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Multiple Choice IT Assessment Questions


I am in the process of creating a multiple choice exam paper for an IT qualification.

Whereas I do not have a problem with the actual mechanics of multiple choice papers, I need to ensure that I am testing the candidate's understanding and capability, rather their ability to recall facts.

Does anyone have any information/experience/ideas etc that they would be willing to share with me.


Angela Holroyd

2 Responses

  1. Step by Step Approach
    I know from my own research in this area, that the testing theorists are often quick to advise against using mutliple choice testing for anything other than knowledge recall, but I believe it can be used to test understanding, which I define as being able to use the knowledge to achieve an end result through the application of discrete pieces of that knowledge and capability, which I define as the ability to solve a problem, using a broader range of acquired knowledge.

    So for instance, at a knowledge recall level the question could go something like this:

    (Q) What is the correct sequence of steps to calculate the total of a range of cells?

    At the understanding level, the question would just state:

    (Q) What is the average value of the numbers in range A1..A99?

    Here we require the person to use the steps they’ve learned to calculate the results.

    At the capability level, you could ask?

    (Q) Given this spreadsheet of stock level figures by three product lines at ten warehouses, calculate the cost of insuring the stock in these warehouses at a rate of 15p per unit of item A, 20p per unit of item B and 25p per unit of item C.

    Here we need the person to think about what needs to be done, e.g. add the columns for each line, then multiply the totals by the respective insurance rate, then actually perform the necessary steps.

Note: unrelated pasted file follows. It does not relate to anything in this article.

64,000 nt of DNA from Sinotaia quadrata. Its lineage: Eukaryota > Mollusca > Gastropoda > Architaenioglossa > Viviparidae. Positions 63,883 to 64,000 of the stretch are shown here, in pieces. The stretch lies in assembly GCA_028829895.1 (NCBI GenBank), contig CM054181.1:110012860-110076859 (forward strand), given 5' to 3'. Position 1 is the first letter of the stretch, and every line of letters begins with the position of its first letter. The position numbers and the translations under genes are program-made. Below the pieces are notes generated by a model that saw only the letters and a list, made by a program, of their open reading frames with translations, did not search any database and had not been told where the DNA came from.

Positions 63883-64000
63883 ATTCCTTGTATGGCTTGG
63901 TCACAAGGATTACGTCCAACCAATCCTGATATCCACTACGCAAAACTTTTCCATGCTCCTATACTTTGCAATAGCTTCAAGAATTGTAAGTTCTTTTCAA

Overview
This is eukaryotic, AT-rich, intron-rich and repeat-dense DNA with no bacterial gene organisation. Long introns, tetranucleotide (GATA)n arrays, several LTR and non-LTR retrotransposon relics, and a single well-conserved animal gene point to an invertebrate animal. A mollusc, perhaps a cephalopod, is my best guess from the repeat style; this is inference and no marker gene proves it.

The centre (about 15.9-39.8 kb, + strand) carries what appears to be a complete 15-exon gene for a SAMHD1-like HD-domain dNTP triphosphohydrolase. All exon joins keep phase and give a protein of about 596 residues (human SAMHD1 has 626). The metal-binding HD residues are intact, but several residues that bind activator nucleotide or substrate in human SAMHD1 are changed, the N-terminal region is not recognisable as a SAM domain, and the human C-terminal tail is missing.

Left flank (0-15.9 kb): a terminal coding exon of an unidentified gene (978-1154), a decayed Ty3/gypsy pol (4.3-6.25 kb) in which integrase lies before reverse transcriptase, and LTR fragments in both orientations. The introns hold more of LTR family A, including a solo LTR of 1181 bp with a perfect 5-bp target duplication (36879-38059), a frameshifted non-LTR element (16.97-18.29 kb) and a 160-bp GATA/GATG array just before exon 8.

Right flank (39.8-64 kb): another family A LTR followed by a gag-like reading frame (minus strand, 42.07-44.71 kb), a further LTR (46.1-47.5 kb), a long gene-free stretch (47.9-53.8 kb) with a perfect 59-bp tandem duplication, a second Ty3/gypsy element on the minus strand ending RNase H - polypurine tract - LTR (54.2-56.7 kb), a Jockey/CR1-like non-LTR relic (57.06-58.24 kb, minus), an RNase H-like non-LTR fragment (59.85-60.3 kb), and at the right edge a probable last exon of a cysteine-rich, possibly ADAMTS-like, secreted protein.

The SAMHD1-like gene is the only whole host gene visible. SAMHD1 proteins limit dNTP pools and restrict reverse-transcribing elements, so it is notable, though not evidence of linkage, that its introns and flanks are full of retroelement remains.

This is the sort of example that helps me to differentiate between what it is I’m testing.

  2. Processes, not Facts

    I have to agree with the comment that multiple choice tests are better at testing “fact recall” rather than understanding.

    It also isn’t clear what level of IT competence you want to test.

    HOWEVER, since you obviously have your reasons for wanting to use an MCT in this way, I’d suggest that you ask process questions rather than simple fact questions. So, AVOID:

    Q. The thing that looks like a TV but can’t get ‘Racing on 4’ is:

    1. A keyboard
    2. A two-way mirror
    3. A monitor

    and USE questions like:

    Q. In order to deal with situation xyz I would:

    1. Brief description of Process 1
    2. Brief description of Process 2
    3. Brief description of Process 3

    where the three (four, five?) descriptions are similar but vary on some key point.

    Also make sure that the answers don’t all vary on the same point.
    So description 1 and description 2 might be the same except at step 3; description 1 and description 3 would be the same except at step 2. And so on.


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